Early Intervention is so commonly ignored by parents for whatever reason. I, personally, am a huge fan of taking advantage of it. It changed the outcomes for both of my boys and has put them on a direct path to success. I urge everyone who has even the slightest fear about their children being behind in anything to have their child evaluated. There is absolutely nothing to lose and an entire world of good that can be gained.

Family talks

Papi Bear and I talked about the other night and tried to see the issue from both sides. He started off by saying he absolutely did not mean to imply that he doesn’t believe our son has PDD or autism. He said he accepts the diagnosis and is not in denial. His intention was to say that he feels using earphones would push his therapy back and/or keep him from advancing towards different coping mechanisms because, in general, he does not have sensory problems when it comes to noise.

I explained my side of the issue. First, our son is two years old. While we are starting interventions early, the fact remains that…. he’s two years old. He doesn’t understand things on the scale of an adult. While we hear a loud mix of background noise, he may be focusing in on individual conversations and it’s overwhelming – especially at an age where he’s just starting to grasp language himself. I tried to explain the concept of an autism meltdown to him and how removing him to walk around the buffet area is not curing it – it’s just improving the situation for five minutes and then throwing him right back into the torture afterwards.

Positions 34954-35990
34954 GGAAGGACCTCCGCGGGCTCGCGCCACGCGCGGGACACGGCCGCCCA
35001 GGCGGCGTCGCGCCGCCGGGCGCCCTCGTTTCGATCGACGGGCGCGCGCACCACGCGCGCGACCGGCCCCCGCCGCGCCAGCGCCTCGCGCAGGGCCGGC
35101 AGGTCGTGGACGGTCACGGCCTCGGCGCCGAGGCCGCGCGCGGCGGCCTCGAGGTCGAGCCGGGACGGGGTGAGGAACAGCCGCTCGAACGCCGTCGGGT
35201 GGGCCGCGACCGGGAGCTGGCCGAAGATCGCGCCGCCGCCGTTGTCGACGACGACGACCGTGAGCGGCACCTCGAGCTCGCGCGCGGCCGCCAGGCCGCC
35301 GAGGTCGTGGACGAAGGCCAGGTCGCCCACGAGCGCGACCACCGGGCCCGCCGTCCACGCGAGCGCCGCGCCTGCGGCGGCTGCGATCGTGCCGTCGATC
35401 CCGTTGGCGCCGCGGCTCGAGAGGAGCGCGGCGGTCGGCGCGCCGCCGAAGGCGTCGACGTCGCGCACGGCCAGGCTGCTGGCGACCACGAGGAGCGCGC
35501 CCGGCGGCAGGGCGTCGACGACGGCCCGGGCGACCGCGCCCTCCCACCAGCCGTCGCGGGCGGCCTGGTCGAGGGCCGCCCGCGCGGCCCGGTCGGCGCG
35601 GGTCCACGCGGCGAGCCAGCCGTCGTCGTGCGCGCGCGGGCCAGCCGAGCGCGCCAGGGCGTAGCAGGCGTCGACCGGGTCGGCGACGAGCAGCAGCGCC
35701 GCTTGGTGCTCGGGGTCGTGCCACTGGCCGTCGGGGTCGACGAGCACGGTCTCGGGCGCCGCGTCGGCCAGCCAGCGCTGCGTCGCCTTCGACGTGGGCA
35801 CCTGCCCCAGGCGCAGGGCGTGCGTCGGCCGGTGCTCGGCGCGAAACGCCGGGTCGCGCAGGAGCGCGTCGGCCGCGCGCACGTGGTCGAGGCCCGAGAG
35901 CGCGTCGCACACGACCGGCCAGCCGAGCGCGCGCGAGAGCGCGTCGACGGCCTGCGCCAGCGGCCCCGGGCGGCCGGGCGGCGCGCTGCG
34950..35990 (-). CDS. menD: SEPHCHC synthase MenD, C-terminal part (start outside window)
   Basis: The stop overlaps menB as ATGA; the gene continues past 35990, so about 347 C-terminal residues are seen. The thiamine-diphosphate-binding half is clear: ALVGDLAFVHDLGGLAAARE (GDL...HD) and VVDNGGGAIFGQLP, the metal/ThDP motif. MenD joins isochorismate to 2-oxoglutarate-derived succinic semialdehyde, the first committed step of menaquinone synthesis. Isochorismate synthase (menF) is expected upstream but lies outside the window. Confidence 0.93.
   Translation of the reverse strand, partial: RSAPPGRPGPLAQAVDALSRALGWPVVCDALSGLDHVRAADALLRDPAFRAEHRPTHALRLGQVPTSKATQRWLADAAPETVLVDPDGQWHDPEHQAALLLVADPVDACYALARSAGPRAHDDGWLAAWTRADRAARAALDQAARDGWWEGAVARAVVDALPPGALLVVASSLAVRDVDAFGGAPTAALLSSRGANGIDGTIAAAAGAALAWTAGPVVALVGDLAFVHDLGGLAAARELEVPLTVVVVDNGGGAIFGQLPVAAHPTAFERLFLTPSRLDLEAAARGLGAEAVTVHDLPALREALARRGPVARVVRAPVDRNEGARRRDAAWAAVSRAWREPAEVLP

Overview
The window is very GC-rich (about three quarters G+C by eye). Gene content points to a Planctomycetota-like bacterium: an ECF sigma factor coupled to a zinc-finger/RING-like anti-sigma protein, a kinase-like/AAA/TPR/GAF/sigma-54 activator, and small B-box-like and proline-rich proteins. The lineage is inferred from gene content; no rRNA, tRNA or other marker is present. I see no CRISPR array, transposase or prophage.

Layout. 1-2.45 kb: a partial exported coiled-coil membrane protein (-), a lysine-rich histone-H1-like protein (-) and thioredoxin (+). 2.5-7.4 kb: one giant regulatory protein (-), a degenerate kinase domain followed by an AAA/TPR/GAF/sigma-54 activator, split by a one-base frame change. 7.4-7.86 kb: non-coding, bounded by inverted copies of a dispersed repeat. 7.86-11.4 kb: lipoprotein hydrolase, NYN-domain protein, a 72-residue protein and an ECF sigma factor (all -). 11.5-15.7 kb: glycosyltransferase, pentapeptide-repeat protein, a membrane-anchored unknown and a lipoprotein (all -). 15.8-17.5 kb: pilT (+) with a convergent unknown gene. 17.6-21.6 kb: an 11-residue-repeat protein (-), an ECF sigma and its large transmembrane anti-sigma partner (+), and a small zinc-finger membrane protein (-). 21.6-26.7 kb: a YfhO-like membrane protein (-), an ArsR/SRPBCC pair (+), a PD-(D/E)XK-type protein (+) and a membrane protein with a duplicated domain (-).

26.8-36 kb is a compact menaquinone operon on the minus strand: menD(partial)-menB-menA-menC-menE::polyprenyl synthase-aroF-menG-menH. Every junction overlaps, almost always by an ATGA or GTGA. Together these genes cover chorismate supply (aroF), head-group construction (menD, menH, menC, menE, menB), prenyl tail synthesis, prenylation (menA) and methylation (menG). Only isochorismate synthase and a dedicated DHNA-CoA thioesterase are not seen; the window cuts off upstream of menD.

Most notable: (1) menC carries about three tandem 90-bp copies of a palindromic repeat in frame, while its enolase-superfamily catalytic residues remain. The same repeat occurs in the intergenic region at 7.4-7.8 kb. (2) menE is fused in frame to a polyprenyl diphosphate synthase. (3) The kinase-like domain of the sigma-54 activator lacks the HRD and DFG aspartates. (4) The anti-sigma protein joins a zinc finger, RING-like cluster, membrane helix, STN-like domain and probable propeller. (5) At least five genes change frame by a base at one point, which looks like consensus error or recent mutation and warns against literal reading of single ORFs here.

We came to a truce at the end. He understands where I’m coming from. I understand where he’s coming from. He said he’s okay with it in extreme situations such as what went down at Tusker House, but not when he’s just a little cranky, such as when we go to IHOP or Denny’s. I’m fine with that. When we have a normal family dinner out, he usually can walk him around the restaurant, come back, and Little Bear will eat his food with no problem.

Today’s new achievements:

Little Bear was extra cranky when he woke up. I think he’s going through a growth spurt because he slept like crap last night and he usually sleeps like a rock. He also got up earlier than usual. So instead of doing our normal language work in the morning, we went to the park to work on our climbing, as per PT’s orders. There was a little girl there who looked like she wanted to play with Little Bear, but he just ran right by her. He smiled at her a few times, but in general, he didn’t care. This is one of his strongest symptoms. We’re hoping this will improve once he starts at his new school on Monday.